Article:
Let's straighten out a few things about the Bucs' hiring of Dirk Koetter as head coach.
Both general manager Jason Licht and Koetter were essentially hired by Lovie Smith. And based heavily on Licht's recommendation, the Glazer family, which owns the Bucs, fired Smith after two seasons and an 8-24 record, including 3-13 at home.
A nine-day coaching search ensued with only two known interviews — Arizona offensive coordinator Harold Goodwin, somebody Licht worked with that satisfied the Rooney Rule, and Panthers defensive coordinator Sean McDermott. Those coaches go head-to-head today in the NFC Championship Game.
As speculated when Smith was fired, Koetter was the top candidate because of the job he did with QB Jameis Winston and the fifth-ranked offense, which set a franchise record with 6,014 yards.
But the notion this was a coup on the part of Licht and Koetter is false. Koetter was asked about it on Pro Football Talk.
"I would say that's total, 100 percent (nonsense)," Koetter said. "I think that in all 32 buildings around the NFL, I know there's leaks everywhere but unless you're on the inside of a building, you have no idea what's really going on inside those buildings. Every job I've ever had in my life I think you've got to be able to look at the man in the mirror and know if you did your job or not. I can promise you 1,000 percent that from where I stand and what information I was privy to, there was nothing of the sort."
Koetter interviewed for the 49ers coaching job and had interest from other teams. He said replacing the man who hired him was, at best, a little awkward.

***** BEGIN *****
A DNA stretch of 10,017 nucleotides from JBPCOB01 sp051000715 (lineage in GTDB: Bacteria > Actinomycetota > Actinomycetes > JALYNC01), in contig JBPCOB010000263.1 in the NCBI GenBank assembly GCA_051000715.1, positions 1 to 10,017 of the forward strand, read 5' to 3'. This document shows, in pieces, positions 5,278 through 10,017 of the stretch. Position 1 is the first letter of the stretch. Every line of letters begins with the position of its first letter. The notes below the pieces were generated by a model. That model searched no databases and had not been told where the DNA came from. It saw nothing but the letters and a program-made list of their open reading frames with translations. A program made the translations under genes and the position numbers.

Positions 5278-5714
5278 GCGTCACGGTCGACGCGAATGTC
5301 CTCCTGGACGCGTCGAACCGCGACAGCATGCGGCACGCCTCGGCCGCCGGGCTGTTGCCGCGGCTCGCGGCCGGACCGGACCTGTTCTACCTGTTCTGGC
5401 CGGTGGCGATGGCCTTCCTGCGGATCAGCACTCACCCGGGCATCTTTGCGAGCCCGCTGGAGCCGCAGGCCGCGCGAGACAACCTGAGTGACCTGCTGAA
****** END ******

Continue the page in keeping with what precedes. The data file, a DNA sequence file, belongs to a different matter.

"I have the utmost respect for Lovie Smith, and I'm a firm believer as an assistant coach that loyalty is the No. 1 characteristic that you should have," Koetter said. "But that was a decision that wasn't made by me and at that point."
It's fair to question how invested Licht was in finding a coach when he likely believed Koetter was the man for the job all along. He has declined to comment on how many coaches were interviewed or discussed.
ESPN NFL insider Adam Schefter surmised last week that the reason for the delay in naming Koetter was because of interest in Alabama coach Nick Saban. "Few owners are quieter about their intentions than the Glazers, who four years ago quietly inquired to see if they could lure Nick Saban out of Alabama," Schefter reported. "No one will confirm if they did the same this year, but there was some reason they waited over a week to eventually promote offensive coordinator Dirk Koetter when most expected he would be the man all along. Some people around the league believe the Glazers attempted a big swing again before hiring Koetter."
HOF push: John Lynch is a finalist for the Pro Football Hall of Fame for the third straight year. Trying to give him a push, the Bucs moved up his Ring of Honor announcement, buttressing the argument that he was a core player along with Warren Sapp and Derrick Brooks on their Super Bowl team in 2002.
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Only three defensive players are among 15 modern-day Class of 2016 finalists. Former Steelers and Panthers LB Kevin Greene would seem to have the best shot. But Lynch could make it to Canton, Ohio, either this year or next. Former Bucs and Colts coach Tony Dungy also is a finalist.
Last week, Lynch shared what it took for the Bucs to turn around the culture of losing.
"It just took a lot of stubborn guys believing that we could undo a lot of tough and lean years and arrive at the top," he said. "We got knocked down a bunch of times. You always say that you want to retire with no regrets, and I think I did that with the way I played, but there are a ton of regrets because I feel like that team, the team that we had, was so special — not only the players, the talent, but the makeup, the fabric of it — that you feel like we should have had three or four of those rings. But to have the one was special."